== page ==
Alcohol consumption and risk for feeding and eating disorders in adolescence
A complex and bidirectional association has been assumed between feeding and eating disorders (FEDs) and alcohol consumption. Previous research has demonstrated that alcohol use among individuals with different forms of FEDs is more frequently motivated by two subtypes of internal drinking motives: coping and enhancement motives. Namely, these individuals might use alcohol primarily to regulate internal states, such as to mitigate negative emotions or enhance positive emotions.
The present study investigated the mediating role of internal drinking motives on the association between risk for FEDs and alcohol consumption over the effects of relevant covariates, such as depressive symptoms or body mass index (BMI).
Hungarian data of the European School Survey Project on Alcohol and Other Drugs (ESPAD) from 2015 were used. The final sample included responses from 5457 adolescents (50% males; mean age: 16.62 years). Validated self-report psychometric instruments assessed the level of alcohol use, depressive symptoms and risk for FEDs, and drinking motives.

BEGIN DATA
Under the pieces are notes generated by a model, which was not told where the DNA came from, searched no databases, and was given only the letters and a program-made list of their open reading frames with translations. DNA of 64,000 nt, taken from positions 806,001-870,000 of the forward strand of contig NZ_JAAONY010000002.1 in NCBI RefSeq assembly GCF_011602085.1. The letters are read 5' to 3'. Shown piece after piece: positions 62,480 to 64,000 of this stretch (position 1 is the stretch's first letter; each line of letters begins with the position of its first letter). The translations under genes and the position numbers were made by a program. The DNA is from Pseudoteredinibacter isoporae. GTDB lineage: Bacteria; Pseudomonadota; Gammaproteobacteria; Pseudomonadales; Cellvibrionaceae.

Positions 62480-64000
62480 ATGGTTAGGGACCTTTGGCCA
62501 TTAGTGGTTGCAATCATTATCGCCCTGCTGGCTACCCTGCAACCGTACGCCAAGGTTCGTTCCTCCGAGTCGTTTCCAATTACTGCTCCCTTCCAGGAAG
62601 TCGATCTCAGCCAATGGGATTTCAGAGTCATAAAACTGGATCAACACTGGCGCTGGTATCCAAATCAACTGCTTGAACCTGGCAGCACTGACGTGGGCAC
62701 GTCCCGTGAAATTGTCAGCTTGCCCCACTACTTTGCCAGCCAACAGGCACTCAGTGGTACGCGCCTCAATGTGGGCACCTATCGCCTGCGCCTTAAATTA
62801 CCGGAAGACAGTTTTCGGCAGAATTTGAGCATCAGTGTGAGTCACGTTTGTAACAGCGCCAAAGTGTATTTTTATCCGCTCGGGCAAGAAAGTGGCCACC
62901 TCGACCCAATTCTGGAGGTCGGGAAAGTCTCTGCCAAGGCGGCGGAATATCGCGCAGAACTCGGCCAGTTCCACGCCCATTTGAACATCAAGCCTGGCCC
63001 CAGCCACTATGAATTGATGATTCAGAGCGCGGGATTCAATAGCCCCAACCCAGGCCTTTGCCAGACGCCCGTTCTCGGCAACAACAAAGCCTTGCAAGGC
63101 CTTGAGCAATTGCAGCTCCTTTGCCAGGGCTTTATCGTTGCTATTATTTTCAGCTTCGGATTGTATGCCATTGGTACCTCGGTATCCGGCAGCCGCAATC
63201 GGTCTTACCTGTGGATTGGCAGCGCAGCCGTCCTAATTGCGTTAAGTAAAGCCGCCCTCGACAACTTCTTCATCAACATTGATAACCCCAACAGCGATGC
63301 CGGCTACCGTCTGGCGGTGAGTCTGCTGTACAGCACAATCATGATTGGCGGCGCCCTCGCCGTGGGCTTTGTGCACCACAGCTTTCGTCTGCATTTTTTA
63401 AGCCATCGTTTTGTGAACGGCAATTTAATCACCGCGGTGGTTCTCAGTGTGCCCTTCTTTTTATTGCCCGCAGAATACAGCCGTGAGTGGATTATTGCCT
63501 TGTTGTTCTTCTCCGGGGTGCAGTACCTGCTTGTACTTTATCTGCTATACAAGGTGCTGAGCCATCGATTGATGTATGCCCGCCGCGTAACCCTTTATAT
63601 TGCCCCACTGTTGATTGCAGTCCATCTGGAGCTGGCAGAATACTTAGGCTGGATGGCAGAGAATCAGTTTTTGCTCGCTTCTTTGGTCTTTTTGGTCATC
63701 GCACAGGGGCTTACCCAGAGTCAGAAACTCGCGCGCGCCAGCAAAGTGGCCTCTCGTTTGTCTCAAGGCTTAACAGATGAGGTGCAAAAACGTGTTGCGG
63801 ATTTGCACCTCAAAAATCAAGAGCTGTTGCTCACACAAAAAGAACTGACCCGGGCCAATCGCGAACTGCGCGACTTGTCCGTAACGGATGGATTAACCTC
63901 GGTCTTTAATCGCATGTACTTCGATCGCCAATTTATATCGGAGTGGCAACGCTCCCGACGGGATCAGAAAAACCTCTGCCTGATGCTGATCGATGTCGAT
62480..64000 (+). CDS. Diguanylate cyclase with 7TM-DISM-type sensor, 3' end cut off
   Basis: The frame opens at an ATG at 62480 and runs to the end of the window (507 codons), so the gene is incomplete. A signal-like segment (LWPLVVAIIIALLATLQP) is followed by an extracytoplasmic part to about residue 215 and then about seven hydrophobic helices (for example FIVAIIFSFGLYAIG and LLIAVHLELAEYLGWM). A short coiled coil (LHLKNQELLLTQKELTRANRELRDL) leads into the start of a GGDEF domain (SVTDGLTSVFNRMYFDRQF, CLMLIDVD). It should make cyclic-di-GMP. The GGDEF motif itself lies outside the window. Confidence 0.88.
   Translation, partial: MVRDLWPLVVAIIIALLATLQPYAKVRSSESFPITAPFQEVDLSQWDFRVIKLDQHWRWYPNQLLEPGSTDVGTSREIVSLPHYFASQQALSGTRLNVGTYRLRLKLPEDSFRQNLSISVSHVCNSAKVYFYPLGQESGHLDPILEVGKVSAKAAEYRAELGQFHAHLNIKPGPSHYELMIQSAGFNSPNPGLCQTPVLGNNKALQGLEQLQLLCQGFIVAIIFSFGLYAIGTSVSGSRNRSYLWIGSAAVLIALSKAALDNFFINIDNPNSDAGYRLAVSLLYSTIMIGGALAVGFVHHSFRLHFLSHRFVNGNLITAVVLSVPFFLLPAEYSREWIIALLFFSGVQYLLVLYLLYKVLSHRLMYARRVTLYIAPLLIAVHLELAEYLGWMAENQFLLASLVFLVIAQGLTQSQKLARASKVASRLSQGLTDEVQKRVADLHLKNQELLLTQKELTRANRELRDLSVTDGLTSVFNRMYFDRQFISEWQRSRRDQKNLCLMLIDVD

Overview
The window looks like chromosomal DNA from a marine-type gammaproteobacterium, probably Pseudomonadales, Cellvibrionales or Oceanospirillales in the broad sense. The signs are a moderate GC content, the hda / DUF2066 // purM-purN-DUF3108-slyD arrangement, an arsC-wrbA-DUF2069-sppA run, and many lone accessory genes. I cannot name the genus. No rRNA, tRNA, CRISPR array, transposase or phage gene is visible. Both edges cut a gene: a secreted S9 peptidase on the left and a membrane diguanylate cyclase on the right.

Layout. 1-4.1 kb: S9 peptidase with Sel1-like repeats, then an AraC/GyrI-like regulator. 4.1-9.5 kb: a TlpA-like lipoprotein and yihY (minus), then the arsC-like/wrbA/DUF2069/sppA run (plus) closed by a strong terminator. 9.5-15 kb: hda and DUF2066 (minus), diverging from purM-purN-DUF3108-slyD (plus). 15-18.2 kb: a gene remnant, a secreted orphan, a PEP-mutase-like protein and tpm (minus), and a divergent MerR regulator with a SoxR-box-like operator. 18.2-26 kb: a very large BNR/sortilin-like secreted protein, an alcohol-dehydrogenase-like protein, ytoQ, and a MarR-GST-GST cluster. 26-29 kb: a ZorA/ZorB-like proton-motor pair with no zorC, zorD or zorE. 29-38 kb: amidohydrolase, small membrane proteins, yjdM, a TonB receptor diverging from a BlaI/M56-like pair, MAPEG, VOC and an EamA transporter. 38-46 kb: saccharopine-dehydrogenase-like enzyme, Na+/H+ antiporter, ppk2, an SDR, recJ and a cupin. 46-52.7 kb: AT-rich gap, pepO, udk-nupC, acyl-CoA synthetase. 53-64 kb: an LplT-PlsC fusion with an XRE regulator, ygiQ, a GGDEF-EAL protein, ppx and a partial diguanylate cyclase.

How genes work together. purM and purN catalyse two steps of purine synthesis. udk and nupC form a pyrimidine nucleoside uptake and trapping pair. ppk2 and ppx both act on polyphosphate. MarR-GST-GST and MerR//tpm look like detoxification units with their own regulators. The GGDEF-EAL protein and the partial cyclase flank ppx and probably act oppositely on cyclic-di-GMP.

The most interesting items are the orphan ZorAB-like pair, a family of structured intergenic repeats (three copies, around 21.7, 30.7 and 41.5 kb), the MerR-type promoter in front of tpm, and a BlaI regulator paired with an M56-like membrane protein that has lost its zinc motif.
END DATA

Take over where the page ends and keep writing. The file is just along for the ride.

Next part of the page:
Risk for FEDs presented a significant positive relationship with internal drinking motives and alcohol use. In the mediation analysis, a significant indirect effect was identified between risk for FEDs and alcohol use via internal drinking motives among females.
Results demonstrated that risk for FEDs was positively associated with internal drinking motives and alcohol use. An indirect effect of risk for FEDs on alcohol consumption via internal drinking motives was discriminated over the impact of depressive symptoms. However, the latter relationship was only found among females which may highlight the gender differences in the relationship between risk for FEDs and alcohol use.
The full article is available here.